Sing One for Schepers
“For every Jeff Tweedy or Kelly Hogan,” Bloodshot Records founder Rob Miller says, “there are two or three people behind them who you don’t see. They’re the ones helping this community to survive.”
Miller was explaining the importance of sound engineer and musician Gary Schepers. An essential member of the Chicago scene’s supporting cast for the last two decades, Schepers has regularly run sound at such venues as Lounge Ax, the Empty Bottle and Schubas, and toured with the likes of Eleventh Dream Day and Material Issue. For more than five years, he drove the van and mixed live sound for Uncle Tupelo and Son Volt. He even invited readers of this magazine into his home: The photo of Son Volt on the cover ND #1 was shot in Schepers’ living room.
Schepers did all that, and played tuba in the Bloodshot band Devil In A Woodpile, without much notice from the broader public. His work was heard “a million times,” Jeff Tweedy mused, by fans who “probably didn’t even know it.”
But not anymore. Today, thousands of folks know Schepers in Chicago, precisely because — for the time being, at least — he’s not there. He’s been flat on his back since one night in December when he went to an emergency room with excruciating swelling in his foot. He was diagnosed with Type 2 diabetes and told the foot pain was a related infection gone out of control; amputation was possible and surgery a must.
To make matters worse, Schepers — like 45 million other Americans — had no health insurance. As the procedures and medications mounted and the hospital stay stretched to weeks, the bills piled up. Needless to say, he wasn’t working, either. “I came to the hospital on December 10,” Schepers says, “and I haven’t seen the sunlight since.”
So the local music community brought some measure of sunshine to him. Rallying to his side with a series of benefit concerts were the clubs that have long employed him and the musicians he’s made a career of making sound good.
Miller and his Bloodshot partner Nan Warshaw acted as a central point of contact for everyone who wanted to get involved. “This organic wellspring just burst forth,” Miller says.
In short order, a week’s worth of shows got scheduled, including Robbie Fulks and Dolly Varden at FitzGerald’s; Califone, Edith Frost and Chris Mills at the Hideout; Jeff Tweedy and Devil In A Woodpile at the Abbey Pub; even a kids’ show that starred Jon Langford and Sally Timms as the Wee Hairy Beasties. Out-of-towners from the Uncle Tupelo orbit came in to play, with Jay Farrar joining the Fulks bill, the Bottle Rockets headlining at Schubas, and three-fourths of the original Son Volt lineup regrouping when Dave Boquist, Jim Boquist and Mike Heidorn played at Martyrs.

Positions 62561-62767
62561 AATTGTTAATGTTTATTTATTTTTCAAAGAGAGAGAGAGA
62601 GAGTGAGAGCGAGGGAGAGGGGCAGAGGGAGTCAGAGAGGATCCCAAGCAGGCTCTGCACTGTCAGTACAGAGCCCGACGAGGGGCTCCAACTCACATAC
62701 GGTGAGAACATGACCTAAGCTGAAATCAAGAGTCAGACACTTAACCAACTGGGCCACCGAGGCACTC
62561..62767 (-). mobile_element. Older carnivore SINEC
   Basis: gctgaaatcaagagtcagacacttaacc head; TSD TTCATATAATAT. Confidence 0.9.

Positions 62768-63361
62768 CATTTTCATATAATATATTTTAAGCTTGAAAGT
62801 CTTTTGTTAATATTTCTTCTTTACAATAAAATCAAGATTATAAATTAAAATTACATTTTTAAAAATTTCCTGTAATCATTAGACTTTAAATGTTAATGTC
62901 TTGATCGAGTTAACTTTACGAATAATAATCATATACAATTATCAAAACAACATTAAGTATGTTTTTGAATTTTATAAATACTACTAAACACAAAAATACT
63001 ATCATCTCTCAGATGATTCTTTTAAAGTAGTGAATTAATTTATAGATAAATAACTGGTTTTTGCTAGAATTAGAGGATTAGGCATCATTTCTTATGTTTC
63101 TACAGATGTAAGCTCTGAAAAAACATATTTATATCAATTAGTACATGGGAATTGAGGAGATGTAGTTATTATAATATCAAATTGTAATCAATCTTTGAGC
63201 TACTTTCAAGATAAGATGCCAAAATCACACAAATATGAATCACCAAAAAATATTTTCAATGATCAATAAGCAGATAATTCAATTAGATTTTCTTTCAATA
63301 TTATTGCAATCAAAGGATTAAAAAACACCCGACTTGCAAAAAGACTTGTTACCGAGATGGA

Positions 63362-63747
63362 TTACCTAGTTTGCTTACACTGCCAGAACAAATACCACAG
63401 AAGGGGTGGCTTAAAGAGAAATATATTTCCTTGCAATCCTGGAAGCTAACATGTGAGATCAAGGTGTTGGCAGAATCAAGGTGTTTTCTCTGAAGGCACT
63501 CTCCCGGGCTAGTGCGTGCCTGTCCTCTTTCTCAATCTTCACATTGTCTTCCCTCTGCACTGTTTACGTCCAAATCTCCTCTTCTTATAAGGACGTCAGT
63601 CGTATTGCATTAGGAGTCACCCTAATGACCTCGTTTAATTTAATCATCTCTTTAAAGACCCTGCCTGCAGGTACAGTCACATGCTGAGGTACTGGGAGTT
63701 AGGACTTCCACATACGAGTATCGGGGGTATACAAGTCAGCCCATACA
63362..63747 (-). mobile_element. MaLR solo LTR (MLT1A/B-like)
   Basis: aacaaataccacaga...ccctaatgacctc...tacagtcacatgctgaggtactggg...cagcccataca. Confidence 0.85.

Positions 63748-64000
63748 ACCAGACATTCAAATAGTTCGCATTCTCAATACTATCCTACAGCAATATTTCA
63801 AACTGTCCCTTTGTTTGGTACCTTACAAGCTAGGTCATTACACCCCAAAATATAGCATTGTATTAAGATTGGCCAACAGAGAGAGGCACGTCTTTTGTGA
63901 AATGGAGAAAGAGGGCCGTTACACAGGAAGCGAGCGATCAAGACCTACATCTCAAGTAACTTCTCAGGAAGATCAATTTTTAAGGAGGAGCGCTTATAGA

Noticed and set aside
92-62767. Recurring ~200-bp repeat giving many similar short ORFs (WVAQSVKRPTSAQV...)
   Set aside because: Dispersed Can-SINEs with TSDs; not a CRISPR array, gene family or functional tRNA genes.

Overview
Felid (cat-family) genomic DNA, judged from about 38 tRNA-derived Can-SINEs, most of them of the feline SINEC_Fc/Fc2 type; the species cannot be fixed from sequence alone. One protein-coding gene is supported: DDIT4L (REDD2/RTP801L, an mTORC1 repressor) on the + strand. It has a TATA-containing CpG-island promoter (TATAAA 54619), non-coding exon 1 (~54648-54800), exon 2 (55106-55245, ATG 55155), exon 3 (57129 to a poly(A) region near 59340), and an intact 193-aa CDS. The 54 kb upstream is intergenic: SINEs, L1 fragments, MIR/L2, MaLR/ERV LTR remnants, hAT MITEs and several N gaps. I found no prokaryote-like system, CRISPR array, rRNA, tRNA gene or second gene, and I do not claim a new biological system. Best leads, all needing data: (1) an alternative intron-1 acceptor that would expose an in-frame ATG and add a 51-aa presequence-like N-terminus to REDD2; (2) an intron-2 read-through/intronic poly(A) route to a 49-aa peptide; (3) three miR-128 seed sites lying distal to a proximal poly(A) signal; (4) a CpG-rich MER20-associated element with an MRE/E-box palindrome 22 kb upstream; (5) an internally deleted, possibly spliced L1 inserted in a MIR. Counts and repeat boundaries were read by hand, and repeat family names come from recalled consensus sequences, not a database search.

The shows brought out a playful side in many performers, no doubt inspired by Schepers, a man with a dour exterior but a fun-loving spirit and a generous heart. Kelly Hogan and her band did “Gimme Three Steps” because Schepers used to run sound for a Japanese Skynyrd tribute act. Jeff Tweedy played a song he wrote for Solomon Burke but had never performed; two nights later he joined the Bottle Rockets to sing old Wilco staples “Passenger Side” and “Casino Queen”. The Boquists did a sort of back-porch jam on choice cuts from the songbooks of Dylan, Gene Clark, the Faces and more.
Fans were similarly moved. The members of a Wilco-themed guitar class at the Old Town School of Folk Music pooled their funds and presented Miller with a check for $2,500. A music professor who taught Schepers on the tuba more than 25 years ago caught wind of it and looked Gary up. A man sent a check for $250, saying Schepers had once recorded his band for nothing. The bartenders at FitzGerald’s scraped together their tips and put them in the pot.
In all, the first wave of shows raised some $50,000 for Schepers. “It’s more than a drop in the bucket,” Miller says, but as Schepers is quick to quip, “it’s a pretty big bucket.”
More important is the progress Schepers has made toward recovery. At press time, no date was set for his release from long-term care, but he hopes to go home sometime in February. And though he’ll need to undergo significant physical therapy to regain strength in the foot before he can walk again, Schepers is upbeat. “I still have five warm, pink toes on my foot,” he says, “and for me, that’s the bottom line.”